As any academic would, I took some work-related reading with me during a short holiday break in North Yorkshire. Here are some reflections.
First up: Johan Mackenbach’s 2019 book Health Inequalities: Persistence and change in European welfare states. This remarkable book displays not only the author’s formidable scholarship (there are 738 cited references) but also his laudable willingness to engage with multiple literatures, like those on theories of justice and the politics of responses to inequalities.
That said, there is much to disagree with here – for instance, Mackenbach’s privileging of epidemiology in assessing “what works” to reduce health inequalities, and the selection of relatively crude outcome measures as indicators of success or failure. A more nuanced approach would better integrate findings from such disciplines as ethnography and programme evaluation, and – in particular – would unpack the fetishisation of “significance” as defined by a 95 percent level of confidence.
This is very different from what might be called colloquial, or more action-oriented, understandings of the term, and population health research and policy need urgently to rethink this definition. To give a simple and provocative example, many of us individually would take, and are taking, protective measures against coronavirus infection on the basis of far lower than 95 percent probabilities that they would prevent infection. Public health authorities should be guided by a similar insight. The combination of privileging epidemiological findings and fetishisation of statistical significance can generate reluctance to infer probable causation that can be pernicious. Those of us who cut our professional and activist teeth on environmental and occupational health issues learned this decades ago. “We don’t know what works” is a conclusion welcome to the rich and powerful.
Nevertheless, this book is a must-read and an essential resource for anyone seriously concerned with reducing health inequalities.
And then: an even more remarkable volume on Slavery’s Capitalism: A New History of America’s Economic Development, edited by Sven Beckert and Seth Rockman. Historian Beckert’s previous book, Empire of Cotton, made a powerful case that the textile industry that developed in the early nineteenth century was the first truly globalised industrial production system, enabled by the combination of technological innovation in the UK and the possibilities for low-cost slave labour in the US South enabled by the transatlantic slave trade, with Liverpool as the epicentre first of the slave trade and then, after its abolition in the UK (1807), of the cotton trade. The edited book is chilling in its documentation of such patterns as the routine use of torture – the lash and more devious instruments – as a way of increasing production, and the use by plantation managers of commercialised methods of scientific management decades before the routine was applied to manufacturing production by F.W. Taylor.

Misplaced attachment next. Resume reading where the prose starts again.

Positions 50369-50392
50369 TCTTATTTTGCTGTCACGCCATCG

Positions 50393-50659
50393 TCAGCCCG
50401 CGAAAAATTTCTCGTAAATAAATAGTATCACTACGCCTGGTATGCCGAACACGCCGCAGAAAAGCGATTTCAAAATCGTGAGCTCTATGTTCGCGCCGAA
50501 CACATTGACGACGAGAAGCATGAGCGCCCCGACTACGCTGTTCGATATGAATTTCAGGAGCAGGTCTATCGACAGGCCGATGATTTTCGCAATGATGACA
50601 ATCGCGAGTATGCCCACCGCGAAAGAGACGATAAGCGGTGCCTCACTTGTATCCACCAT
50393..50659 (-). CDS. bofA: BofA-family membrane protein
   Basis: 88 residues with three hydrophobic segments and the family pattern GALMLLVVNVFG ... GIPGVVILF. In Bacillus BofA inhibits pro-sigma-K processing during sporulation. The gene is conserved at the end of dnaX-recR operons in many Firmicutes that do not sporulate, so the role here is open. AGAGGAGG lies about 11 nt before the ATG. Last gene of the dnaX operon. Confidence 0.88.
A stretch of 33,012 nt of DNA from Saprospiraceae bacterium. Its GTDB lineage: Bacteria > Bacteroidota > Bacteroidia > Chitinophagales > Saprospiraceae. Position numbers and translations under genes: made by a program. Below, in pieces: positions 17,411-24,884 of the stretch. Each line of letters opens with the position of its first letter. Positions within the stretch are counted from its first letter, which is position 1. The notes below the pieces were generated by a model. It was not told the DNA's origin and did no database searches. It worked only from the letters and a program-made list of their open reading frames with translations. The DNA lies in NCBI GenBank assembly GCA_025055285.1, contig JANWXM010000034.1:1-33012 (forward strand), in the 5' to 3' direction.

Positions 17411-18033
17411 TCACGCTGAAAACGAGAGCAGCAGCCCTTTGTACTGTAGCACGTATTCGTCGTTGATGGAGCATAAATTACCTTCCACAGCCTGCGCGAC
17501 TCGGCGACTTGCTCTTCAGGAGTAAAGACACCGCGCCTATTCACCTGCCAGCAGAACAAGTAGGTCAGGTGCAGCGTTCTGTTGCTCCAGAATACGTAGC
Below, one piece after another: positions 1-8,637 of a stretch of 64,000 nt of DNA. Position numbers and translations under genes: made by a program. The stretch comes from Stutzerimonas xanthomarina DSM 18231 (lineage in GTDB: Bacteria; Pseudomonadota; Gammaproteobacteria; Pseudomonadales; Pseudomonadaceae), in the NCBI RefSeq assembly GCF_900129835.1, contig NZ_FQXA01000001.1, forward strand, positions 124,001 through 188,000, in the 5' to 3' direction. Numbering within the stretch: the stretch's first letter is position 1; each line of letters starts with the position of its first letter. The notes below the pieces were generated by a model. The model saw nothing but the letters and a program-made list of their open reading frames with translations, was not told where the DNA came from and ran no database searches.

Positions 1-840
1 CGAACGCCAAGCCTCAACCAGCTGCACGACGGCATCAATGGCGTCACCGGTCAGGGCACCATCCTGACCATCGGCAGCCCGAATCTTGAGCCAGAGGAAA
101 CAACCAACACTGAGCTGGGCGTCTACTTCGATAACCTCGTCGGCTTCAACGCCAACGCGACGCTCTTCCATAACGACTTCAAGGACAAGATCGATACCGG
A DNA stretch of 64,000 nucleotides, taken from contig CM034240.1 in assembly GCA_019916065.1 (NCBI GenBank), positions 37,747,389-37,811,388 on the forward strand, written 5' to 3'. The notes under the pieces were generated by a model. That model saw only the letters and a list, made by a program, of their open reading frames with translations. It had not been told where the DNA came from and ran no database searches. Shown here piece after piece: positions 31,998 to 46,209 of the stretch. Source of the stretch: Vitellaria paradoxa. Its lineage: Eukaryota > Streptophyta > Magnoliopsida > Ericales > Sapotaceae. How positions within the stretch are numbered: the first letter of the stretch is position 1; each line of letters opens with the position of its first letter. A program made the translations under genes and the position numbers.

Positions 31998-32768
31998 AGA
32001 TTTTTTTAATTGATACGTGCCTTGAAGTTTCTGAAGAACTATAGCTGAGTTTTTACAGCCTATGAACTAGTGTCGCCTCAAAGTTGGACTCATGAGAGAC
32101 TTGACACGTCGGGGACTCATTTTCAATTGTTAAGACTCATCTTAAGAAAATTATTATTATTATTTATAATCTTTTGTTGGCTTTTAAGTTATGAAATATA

The volume is also a salutary reminder that history matters – a point neglected by Mackenbach, perhaps because of his European focus (there is no index entry for race). Recent historical analysis indicates that the hard realities of African-American health deprivation in the US must be understood, and responded to, as a global health issue. Analogously, outside the high-income world, global health research that neglects the destructive effects of decades of ‘structural adjustment’ conditionalities demanded by international financial institutions and driven by the priority of protecting creditor interests is intellectually irresponsible, even if still widespread.
Finally, heartbreak. A 16 July Guardian article by LSHTM professor Val Curtis described a history of repeated delays in NHS diagnosis and treatment for her now probably terminal cancer. Read it; any summary would do a disservice to its author, and her observation that she ‘still can’t get my head around the brutal fact that I’m dying’ at age 61. She correctly notes that: ‘My story is only one of many thousands of people in England whose deaths can be linked to austerity.’ I have trouble containing my rage whilst reading this, and the scandal of almost four million people on NHS waiting lists for elective care has now hit The New York Times. Like the fate of the Grenfell Tower casualties, Prof. Curtis’ situation demonstrates that policy choices made during the past decade of austerity, like the most recent knock-on effects on the coronavirus response, have been homicidal. Let’s repeat that word, for emphasis: homicidal.
Whether the health research, policy and practice community are willing to use that word, and to call out those responsible, remains to be seen.
This post was updated on 20 July to add reference to the New York Times article.